Maui, Hawaii - Normally you'd think of beaches, waterfalls, snorkelling, and sun. I had similar images in my mind prior to researching adventures on the Emerald Isle. With a bit of research a much more unique adventure stood out to me, catching a sunrise from the summit of Haleakala.
Haleakala is a 10,023 foot dormant volcano that makes up roughly 75% of the island of Maui. Haleakala is believed to have last erupted in the 17th century but the signs of volcanic activity can still be seen in this amazingly beautiful and stark environment. Few places on earth allow you to stand on the summit of a volcano, watch the clouds beneath you, and see the sun illuminate fields in a Mars-like illusion.
Here are some tips to help you on your way:
1. Get there early
Our first attempt failed because we got to the park too late. Lines begin to form on the entry road up to 2 hours before sunrise. This number is reduced in the off season but do not underestimate the time it will take to get there. Parking lots will fill, too. If you’re like me and enjoy taking pictures get there early to grab some night shots...it's a great excuse and ensured success.
2. Decide where you'll watch from before you arrive
Because of environmental sensitivity, people are expected to stay on marked paths and pullouts. The three places you can park, walk, and shoot from are the true summit, the Haleakala visitor center, and the Kalahaku overlook. My favorite spot was the little hill that rises from visitor center but each are unique vantage points.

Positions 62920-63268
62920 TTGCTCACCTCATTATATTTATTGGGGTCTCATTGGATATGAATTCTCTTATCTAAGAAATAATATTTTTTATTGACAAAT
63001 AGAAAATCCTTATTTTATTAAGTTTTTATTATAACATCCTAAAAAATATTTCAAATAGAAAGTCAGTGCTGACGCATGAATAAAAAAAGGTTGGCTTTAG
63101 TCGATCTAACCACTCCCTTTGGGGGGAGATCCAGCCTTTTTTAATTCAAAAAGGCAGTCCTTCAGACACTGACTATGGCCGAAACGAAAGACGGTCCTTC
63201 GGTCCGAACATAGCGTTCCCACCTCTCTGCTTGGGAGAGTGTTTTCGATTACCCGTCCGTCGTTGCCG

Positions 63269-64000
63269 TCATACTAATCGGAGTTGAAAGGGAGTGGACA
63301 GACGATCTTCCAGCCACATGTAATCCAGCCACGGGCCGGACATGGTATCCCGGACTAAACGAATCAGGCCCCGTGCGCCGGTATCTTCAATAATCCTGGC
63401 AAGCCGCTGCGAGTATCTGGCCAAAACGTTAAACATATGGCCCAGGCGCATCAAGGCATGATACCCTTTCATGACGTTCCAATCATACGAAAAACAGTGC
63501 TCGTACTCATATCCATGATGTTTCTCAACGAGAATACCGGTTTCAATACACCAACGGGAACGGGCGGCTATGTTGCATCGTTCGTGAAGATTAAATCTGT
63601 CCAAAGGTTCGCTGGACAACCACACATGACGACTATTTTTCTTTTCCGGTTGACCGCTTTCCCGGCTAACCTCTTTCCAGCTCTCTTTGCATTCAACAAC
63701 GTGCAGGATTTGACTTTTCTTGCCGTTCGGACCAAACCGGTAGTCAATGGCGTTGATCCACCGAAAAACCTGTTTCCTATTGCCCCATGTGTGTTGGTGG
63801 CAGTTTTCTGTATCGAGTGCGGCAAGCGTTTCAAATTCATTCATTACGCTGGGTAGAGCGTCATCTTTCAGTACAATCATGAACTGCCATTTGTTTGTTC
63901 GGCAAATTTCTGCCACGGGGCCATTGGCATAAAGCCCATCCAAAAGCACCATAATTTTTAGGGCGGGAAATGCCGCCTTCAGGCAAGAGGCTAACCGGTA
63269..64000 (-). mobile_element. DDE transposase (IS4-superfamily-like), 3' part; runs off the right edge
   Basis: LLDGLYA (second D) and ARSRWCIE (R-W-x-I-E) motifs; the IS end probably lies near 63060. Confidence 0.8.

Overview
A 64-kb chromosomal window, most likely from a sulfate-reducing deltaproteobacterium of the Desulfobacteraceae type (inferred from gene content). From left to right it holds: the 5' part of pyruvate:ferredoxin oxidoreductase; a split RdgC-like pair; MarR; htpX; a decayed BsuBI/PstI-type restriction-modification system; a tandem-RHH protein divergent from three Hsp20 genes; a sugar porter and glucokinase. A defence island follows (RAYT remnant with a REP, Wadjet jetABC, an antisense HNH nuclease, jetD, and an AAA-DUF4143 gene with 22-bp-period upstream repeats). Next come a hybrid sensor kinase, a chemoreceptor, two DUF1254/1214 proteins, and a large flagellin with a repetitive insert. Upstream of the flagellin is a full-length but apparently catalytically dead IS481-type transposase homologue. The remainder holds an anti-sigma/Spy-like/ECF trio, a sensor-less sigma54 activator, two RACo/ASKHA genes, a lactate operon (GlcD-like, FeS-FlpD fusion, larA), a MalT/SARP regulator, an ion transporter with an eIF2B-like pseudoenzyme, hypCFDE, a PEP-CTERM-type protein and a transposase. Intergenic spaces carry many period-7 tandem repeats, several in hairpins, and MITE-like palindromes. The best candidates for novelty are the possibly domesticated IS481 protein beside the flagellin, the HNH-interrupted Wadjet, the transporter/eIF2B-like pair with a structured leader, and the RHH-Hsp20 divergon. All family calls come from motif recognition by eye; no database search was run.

3. Be prepared for cold, wet conditions.
10,023 gets chilly, especially standing outside waiting for the sunrise. There was frost on the ground, and as mentioned before, clouds are below you. Sometimes these clouds come up to greet you creating a very wet and windy morning. The clouds obscured the sunrise on my second and third attempts so be prepared for cold and wet conditions!
4. Look around
When the conditions cooperate you can look across the channel with the big Island and see Mauna Kea, the largest and (from the base) tallest Mountain in the world. Also, if you have binoculars or a telephoto lens, looking into the clouds below you as the sun starts to rise reveals and amazing looking scene. Looking behind you can often result in beautiful rainbows and the earth's shadow. There is A LOT to see up there!
If you watch the forecast, get there early, get to your spot, are prepared for cold weather, and look at the beauty all around you will be able to witness one of those most amazing experiences in the world. Make sure you let that sink in and keep the smile on your face!
Written by Eric Schuette
You can see more of Eric's adventures on Instagram: @ericschuettephotography